Each of the games introduces the structure and function of the brain.  They maintain real vocabulary, challenging children with difficult words like “hippocampus” while giving them child-oriented strategies to learn what it looks like, where it is, and what it does.  But more importantly, it gives them the desire to want to remember the hippocampus – because they learn that they have one! As the Morphonix team states on their site, “We hope that Neuromatrix, Journey into the Brain, and Every Body Has a Brain awaken children and teens to the miracle and wonder of their own growing brains, inspire them to take good care of their brains, and nourish their curiosity about the realm of biology as a whole.”

I think developing games that teach children about Neuroscience is an incredible idea.  It is an endlessly intriguing field full of things that affect us everyday but seem intangible to most.  Children often ask questions about those things, and Morphonix knows how to give the answer in a way that they will understand and that will stick with them.  Honestly, I think one of the 12 year olds would probably fair pretty well in PS 101.

Teaching children about the brain and introducing them to the mysterious field of neuroscience gives something powerful to kids wanting to learn, teachers looking to intrigue and inspire, and even scientists seeking new ways to get the information out there (or start training lab assistants early).  An excerpt from the Reviews page of the Morphonix site gives us a pretty good idea of just how inspiring this game can be:

“When Aidan finished playing, Littman sought additional feedback from her pint-sized adviser.

“Where is your heart?” she asked. Aidan pointed to his chest.

“Does your heart think?” He shook his head.

“What keeps the heart beating?”

“The brain stem!” he replied, nearly leaping off the couch with a level of excitement about neuroscience rarely seen in a 5-year-old.

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Left=Language in monkey brains, too

July 19th, 2010 in Uncategorized 1 comment

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I would hate to marginalize the Creationists that may frequent this blog, but, it is becoming difficult to ignore all of the

Ready for a chat, perhaps?

Ready for a chat, perhaps?

evidence for Evolution piling up higher and higher.  This conglomerate of information is contributed to by almost all fields of study- from Archeology to Biology, and in a recent surge in the rapidly growing field, Neuroscience.  Unfortunately for us, submitting to the idea of Evolution forces us to think of ourselves and our fellow humans as a little less awesome or unique- we have always reveled in our species immense capacity for complex language processing, as well as other things of course.  But it didn’t just pop up out of nowhere a couple million years in.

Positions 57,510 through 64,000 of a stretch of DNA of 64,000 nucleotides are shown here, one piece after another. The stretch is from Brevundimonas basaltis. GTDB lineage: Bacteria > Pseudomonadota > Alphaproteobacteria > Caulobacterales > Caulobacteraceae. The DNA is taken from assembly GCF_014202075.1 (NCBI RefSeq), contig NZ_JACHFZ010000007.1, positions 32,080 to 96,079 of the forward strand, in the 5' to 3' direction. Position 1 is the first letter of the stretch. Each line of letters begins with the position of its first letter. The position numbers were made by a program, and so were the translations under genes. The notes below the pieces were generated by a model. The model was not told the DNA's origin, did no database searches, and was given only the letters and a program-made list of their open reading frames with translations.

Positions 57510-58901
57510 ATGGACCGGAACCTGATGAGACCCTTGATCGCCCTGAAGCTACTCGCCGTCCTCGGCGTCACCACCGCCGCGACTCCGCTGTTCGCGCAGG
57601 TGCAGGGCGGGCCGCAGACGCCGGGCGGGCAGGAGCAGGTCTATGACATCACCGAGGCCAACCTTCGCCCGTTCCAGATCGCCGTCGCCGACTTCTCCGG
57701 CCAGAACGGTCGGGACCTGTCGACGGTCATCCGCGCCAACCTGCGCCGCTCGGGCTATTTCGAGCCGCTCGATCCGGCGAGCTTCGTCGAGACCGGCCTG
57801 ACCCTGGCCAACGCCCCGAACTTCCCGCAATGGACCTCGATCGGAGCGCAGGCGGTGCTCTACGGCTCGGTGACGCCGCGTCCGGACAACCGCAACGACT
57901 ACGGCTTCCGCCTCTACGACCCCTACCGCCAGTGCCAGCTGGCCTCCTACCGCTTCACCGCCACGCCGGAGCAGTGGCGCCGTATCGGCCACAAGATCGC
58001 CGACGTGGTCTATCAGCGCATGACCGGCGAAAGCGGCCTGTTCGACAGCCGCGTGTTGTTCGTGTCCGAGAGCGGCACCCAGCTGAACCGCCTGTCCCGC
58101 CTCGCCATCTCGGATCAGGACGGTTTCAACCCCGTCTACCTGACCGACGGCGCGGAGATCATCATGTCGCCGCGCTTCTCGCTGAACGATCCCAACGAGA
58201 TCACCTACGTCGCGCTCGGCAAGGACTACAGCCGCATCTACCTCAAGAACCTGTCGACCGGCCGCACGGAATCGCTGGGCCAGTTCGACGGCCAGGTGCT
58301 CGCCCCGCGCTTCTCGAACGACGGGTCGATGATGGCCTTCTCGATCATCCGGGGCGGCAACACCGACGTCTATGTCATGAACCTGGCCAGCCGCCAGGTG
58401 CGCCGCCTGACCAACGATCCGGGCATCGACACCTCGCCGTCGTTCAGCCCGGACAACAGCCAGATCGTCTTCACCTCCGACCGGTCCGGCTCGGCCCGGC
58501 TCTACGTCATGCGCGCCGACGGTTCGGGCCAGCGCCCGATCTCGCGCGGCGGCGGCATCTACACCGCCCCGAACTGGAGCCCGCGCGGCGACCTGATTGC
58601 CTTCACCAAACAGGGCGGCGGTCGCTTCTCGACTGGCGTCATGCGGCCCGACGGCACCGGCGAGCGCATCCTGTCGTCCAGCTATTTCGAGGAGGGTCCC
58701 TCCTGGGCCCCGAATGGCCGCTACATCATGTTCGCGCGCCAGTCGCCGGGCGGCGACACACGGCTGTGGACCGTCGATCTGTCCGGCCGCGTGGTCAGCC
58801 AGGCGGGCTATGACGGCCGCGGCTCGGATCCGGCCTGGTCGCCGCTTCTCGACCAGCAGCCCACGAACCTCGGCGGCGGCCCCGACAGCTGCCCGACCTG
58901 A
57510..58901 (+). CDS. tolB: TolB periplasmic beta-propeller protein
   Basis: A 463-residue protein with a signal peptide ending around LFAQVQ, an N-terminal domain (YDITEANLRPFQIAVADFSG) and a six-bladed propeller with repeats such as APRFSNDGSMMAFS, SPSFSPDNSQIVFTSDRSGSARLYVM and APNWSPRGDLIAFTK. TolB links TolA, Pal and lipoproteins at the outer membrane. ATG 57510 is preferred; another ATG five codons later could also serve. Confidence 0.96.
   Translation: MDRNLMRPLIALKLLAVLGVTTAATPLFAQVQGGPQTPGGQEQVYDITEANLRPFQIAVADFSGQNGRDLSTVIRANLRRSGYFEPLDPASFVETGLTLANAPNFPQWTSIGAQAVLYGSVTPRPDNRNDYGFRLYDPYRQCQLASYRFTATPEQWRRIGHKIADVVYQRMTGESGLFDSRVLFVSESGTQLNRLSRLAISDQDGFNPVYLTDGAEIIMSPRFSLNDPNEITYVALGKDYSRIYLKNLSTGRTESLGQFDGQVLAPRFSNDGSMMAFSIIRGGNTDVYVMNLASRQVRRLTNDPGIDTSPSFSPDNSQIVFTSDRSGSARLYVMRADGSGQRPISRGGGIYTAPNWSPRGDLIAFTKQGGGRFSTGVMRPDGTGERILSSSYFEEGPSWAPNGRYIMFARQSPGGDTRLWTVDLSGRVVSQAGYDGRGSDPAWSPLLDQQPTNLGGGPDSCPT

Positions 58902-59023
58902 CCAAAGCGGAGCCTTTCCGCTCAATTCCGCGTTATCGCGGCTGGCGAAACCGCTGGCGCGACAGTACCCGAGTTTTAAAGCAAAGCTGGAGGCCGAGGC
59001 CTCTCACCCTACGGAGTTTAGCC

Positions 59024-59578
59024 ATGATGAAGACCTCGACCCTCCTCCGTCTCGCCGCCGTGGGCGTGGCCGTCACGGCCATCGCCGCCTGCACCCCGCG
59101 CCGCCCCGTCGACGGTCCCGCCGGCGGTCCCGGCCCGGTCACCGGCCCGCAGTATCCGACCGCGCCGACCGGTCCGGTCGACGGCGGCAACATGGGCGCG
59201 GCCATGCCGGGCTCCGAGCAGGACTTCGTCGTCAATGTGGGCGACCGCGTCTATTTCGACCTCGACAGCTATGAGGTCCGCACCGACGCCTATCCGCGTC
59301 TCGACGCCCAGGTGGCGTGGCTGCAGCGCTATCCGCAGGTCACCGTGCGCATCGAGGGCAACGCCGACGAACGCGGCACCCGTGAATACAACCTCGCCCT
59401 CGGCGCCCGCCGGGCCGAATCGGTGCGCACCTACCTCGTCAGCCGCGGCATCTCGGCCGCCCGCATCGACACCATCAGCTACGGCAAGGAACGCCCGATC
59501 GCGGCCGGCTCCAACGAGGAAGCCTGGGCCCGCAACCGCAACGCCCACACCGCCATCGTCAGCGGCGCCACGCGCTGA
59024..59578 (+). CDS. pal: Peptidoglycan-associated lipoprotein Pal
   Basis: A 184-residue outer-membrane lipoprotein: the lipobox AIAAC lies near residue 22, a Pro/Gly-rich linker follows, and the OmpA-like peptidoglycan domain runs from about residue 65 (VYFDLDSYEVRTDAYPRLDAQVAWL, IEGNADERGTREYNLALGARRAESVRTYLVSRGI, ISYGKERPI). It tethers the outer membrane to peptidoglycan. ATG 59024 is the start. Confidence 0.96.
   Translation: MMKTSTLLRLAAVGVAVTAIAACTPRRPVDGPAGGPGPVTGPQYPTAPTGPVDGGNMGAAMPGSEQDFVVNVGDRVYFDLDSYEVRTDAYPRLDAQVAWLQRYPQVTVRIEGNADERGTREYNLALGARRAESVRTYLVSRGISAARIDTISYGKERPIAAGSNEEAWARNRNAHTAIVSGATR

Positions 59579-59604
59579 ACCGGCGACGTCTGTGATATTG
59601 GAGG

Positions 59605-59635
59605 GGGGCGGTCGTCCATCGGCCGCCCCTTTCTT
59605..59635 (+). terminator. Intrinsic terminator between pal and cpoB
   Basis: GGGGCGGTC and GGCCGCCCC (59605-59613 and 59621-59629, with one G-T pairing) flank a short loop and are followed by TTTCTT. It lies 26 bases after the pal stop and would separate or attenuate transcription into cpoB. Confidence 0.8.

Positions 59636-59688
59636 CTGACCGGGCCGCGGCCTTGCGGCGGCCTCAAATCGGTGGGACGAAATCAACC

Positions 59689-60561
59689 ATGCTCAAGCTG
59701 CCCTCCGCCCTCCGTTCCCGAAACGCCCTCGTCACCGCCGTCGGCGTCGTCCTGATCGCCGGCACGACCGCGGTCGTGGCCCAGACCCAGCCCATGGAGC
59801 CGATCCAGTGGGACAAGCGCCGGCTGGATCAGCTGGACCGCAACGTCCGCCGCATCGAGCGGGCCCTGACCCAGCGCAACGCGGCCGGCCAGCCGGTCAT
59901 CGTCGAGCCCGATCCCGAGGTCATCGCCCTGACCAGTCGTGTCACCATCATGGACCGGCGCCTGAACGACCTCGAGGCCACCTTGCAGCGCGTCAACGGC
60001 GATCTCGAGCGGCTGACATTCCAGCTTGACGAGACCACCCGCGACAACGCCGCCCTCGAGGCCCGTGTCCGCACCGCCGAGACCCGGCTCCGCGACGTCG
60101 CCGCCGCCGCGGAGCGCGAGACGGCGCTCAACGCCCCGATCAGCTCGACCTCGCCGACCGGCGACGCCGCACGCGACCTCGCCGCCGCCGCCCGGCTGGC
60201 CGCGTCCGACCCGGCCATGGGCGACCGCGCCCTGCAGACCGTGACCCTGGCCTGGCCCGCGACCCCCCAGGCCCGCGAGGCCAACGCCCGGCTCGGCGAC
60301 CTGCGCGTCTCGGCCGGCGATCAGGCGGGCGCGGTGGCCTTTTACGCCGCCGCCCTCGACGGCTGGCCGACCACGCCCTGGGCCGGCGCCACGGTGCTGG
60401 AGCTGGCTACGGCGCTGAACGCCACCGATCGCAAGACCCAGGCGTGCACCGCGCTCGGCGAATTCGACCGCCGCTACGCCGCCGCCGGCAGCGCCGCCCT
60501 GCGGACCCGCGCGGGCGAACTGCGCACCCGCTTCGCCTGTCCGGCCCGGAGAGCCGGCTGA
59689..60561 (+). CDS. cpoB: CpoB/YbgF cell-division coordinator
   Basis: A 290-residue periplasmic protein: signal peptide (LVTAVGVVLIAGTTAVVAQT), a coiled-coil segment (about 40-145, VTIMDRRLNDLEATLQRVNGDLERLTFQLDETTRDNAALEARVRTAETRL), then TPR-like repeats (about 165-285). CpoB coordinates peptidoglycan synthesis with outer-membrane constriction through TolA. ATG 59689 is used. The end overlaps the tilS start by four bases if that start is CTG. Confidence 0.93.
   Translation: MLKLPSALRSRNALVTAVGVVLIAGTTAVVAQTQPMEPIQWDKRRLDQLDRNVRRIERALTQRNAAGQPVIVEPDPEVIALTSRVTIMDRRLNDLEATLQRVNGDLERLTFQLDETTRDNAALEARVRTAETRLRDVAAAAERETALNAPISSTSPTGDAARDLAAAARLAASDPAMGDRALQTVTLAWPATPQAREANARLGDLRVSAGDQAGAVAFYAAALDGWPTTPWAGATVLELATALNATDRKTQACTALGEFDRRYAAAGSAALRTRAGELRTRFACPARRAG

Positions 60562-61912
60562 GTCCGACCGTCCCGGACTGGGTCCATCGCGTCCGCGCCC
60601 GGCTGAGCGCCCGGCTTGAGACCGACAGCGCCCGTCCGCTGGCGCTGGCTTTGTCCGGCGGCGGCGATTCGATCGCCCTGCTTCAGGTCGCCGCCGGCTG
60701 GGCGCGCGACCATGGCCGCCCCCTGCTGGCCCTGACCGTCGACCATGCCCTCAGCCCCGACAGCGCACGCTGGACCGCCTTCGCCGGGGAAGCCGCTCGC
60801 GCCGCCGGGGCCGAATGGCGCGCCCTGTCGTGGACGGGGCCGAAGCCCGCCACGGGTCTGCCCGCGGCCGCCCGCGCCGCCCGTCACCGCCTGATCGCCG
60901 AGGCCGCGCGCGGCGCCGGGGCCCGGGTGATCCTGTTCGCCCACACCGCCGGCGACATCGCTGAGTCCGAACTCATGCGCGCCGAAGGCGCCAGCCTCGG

To expand upon the research being done by neuroscience in exploring the evolution of the brain, this article focuses on Wernicke’s area (known for its dedication to processing auditory language information) in chimpanzees.  This study used design-based stereologic methods to estimate regional volumes, total neuron number and neuron density.  When compared to what we know about the human brain, the results are intriguing.

What did they find?  A leftward asymmetry of this language area in the monkey brains.  What does this mean to us?  It suggests that the left lateralization of the language area in the brain (left = language, left = language, first thing to memorize in Psych 101) originated before our cutting-edge human species, prior to the appearance of our modern human language.

This investigation may seem generally boring- these Chimpanzees aren’t Darwin’s finches or anything- but it certainly is significant in showing Neurosciences’ huge potential for contribution to the case of Evolution.  They showed that a language specialization that is key to our unique language capabilities actually evolved prior to the emergence of modern humans, serving as a pre-adaptation to modern human language and speech.  Studies like these are closing the gap between ancestral species, and unfortunately, making us all feel a little less special about our leap to civilized society.  Way to go Evolution.

Original Article:    http://rspb.royalsocietypublishing.org/content/277/1691/2165.full?sid=912995c2-144b-45bb-b92c-d7c0196d1fef#ref-5

Similar articles investigating monkey brains and language adaptions:  http://current.com/1ri8u4c

Ps.- If anyone studying at BU is really really into Evolution, I highly recommend the Ecuador Study Abroad Program… A trip to the Galapagos Islands (on a private yacht, no less) and to the Charles Darwin Research Station is a chance of a lifetime.